Deformation and Fracture Behaviors of Cylindrical Battery Shell During Thermal Runaway

Yikai Jia, John Darst, Amul Surelia, David Delafuente, Donal Finegan, Jun Xu

Research output: Contribution to journalArticlepeer-review

27 Scopus Citations


Thermal runaway is one of the catastrophic failure modes of lithium-ion cells. During thermal runaway in cylindrical cells, sidewall shell rupture has been identified as a contributing factor for thermal runaway propagation in battery packs. Herein, the deformation and fracture behaviors of the battery shell during thermal runaway are investigated based on in-situ and ex-situ characterization as well as physics-based modeling. The deformation and fracture modes of the battery shell with/without Carbon Fiber Reinforced Polymer (CFRP) sleeves are identified. In the simulation, the strain introduced by thermal expansion of the system is considered, as well as the thermal and strain rate effects on the plastic stage. The final cell shell modeling is validated by cell thermal runaway tests. Results reveal the quantitative relation between shell deformation behaviors and the pressure and temperature distribution. Both the experiment and model demonstrate the effectiveness of adding a tight-fitting CFRP sleeve around the cell in limiting the side-wall rupture of the shell. The use of CFRP tubes introduces a novel phenomenon in the context of uneven temperature distribution. Results shed light on the mechanistic analysis of a cell side-wall rupture during thermal runaway and provide essential guidance for the next-generation safe battery design.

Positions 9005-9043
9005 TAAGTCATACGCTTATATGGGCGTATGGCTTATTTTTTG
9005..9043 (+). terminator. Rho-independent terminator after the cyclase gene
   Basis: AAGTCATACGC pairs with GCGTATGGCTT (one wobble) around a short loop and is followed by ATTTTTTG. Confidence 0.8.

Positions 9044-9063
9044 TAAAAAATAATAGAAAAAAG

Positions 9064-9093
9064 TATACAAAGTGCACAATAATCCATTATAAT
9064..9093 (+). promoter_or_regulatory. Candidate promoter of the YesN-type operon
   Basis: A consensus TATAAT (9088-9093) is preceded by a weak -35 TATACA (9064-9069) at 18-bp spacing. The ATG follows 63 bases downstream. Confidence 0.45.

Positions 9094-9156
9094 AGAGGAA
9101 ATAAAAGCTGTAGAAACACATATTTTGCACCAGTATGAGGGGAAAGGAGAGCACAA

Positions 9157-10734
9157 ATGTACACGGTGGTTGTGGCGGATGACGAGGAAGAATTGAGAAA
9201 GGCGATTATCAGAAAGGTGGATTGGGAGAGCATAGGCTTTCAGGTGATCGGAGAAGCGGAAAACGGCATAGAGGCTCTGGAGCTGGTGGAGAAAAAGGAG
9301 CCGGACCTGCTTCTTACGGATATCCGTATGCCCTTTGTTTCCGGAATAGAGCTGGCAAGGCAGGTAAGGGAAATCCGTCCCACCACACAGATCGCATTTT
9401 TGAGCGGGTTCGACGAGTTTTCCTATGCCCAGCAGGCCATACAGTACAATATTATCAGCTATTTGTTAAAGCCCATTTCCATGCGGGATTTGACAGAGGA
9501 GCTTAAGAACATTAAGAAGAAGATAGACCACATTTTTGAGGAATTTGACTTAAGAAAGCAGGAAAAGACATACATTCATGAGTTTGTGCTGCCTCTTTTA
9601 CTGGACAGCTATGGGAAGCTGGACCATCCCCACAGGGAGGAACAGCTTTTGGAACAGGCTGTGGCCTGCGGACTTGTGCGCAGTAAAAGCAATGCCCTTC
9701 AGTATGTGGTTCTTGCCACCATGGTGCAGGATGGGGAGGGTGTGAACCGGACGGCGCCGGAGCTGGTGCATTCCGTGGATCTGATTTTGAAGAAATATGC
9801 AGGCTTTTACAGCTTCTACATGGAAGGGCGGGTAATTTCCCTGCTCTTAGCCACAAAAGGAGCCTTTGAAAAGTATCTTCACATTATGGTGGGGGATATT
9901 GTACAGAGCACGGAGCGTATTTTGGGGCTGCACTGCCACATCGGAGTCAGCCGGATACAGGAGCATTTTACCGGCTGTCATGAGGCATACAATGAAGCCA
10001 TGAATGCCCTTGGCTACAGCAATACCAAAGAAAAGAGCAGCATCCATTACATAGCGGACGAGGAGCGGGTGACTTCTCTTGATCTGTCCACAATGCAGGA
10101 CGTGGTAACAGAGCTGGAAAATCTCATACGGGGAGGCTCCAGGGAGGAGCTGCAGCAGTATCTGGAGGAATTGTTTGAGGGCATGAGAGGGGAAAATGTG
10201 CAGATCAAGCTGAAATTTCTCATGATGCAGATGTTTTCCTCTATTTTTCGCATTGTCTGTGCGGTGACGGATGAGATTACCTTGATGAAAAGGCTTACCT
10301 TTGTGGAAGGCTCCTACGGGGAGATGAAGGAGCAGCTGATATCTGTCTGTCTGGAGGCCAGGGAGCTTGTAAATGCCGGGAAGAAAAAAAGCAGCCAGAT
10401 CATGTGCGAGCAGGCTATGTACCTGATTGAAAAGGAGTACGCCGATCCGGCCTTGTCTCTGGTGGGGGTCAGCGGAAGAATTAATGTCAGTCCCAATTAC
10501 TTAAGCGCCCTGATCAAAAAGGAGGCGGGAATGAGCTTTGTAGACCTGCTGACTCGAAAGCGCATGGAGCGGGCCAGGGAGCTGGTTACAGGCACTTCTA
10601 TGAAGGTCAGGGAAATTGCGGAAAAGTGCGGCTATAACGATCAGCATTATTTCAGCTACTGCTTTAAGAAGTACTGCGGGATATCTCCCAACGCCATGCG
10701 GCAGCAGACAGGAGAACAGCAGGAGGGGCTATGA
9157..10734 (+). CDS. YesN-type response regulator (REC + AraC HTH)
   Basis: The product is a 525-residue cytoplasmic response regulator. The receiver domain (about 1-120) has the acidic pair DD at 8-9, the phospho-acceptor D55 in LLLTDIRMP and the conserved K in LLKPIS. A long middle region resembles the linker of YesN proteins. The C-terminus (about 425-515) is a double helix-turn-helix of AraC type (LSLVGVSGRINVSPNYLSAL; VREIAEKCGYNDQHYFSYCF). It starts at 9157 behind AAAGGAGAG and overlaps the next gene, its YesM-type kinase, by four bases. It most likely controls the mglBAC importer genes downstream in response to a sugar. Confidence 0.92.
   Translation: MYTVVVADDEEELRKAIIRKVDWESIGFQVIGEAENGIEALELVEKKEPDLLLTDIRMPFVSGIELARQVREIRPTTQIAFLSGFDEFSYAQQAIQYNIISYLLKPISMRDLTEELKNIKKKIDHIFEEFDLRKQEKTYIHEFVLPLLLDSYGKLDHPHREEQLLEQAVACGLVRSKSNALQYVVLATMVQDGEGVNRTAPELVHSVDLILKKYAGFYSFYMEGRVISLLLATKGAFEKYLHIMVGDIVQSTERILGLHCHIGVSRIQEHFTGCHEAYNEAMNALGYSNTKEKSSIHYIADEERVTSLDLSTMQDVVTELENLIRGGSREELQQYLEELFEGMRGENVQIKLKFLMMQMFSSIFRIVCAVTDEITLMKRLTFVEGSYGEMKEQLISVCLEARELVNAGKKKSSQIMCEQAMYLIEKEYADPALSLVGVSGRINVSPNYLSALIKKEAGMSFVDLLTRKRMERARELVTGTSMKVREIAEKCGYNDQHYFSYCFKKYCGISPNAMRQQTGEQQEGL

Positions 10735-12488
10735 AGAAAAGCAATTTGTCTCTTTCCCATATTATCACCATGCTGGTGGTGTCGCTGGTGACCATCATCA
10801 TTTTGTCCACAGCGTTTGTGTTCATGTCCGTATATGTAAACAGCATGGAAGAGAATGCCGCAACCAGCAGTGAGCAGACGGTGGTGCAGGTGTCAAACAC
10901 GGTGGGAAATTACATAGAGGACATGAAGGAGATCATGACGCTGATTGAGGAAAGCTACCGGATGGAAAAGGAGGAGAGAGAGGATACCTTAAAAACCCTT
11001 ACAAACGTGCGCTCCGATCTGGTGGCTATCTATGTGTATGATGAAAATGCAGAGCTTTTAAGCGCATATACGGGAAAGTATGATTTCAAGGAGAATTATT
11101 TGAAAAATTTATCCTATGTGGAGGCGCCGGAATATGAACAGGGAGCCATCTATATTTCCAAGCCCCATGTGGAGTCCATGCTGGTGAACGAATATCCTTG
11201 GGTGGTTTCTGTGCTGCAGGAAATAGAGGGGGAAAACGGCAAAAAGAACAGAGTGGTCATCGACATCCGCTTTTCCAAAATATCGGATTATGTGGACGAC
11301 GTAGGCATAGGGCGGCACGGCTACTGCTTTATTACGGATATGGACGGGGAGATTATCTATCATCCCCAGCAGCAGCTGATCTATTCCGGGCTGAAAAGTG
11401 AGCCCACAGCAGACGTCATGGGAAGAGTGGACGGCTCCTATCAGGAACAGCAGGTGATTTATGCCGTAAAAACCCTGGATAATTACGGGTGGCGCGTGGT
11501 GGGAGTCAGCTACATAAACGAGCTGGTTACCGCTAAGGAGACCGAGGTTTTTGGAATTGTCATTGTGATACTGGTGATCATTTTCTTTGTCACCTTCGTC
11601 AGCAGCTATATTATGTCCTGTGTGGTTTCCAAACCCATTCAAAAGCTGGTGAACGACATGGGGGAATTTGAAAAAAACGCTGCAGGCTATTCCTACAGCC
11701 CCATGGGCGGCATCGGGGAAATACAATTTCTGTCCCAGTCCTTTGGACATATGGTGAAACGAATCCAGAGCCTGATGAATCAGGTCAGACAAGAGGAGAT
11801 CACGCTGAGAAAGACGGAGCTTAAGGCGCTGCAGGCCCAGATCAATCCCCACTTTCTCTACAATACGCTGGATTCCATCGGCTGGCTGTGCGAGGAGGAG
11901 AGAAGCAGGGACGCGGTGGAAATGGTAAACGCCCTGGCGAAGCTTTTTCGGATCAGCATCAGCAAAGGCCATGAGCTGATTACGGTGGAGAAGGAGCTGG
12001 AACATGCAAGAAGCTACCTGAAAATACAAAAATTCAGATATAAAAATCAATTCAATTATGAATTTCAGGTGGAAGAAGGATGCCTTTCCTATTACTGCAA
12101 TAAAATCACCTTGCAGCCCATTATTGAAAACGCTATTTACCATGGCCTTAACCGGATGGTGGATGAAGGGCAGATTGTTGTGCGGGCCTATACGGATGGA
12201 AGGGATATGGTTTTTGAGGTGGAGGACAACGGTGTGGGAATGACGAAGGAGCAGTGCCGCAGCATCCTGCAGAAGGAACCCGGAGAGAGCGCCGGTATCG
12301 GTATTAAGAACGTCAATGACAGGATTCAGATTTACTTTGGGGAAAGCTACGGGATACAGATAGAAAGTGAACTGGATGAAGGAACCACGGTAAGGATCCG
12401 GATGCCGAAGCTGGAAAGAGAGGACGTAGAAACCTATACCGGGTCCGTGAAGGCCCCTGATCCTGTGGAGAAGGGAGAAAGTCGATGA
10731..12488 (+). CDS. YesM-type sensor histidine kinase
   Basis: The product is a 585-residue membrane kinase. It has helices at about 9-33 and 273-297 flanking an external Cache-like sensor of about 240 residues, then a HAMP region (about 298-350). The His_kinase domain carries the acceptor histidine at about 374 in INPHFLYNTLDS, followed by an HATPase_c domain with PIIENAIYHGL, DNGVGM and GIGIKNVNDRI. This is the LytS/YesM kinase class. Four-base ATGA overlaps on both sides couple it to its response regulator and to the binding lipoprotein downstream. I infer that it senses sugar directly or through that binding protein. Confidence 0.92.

Original languageAmerican English
Article numberArticle No. 231607
Number of pages11
JournalJournal of Power Sources
StatePublished - 15 Aug 2022

Bibliographical note

Publisher Copyright:
© 2022 Elsevier B.V.

NREL Publication Number

  • NREL/JA-5700-83158


  • Battery casing
  • Experiment
  • Lithium-ion battery
  • Modeling
  • Side-wall rupture
  • Thermal runaway


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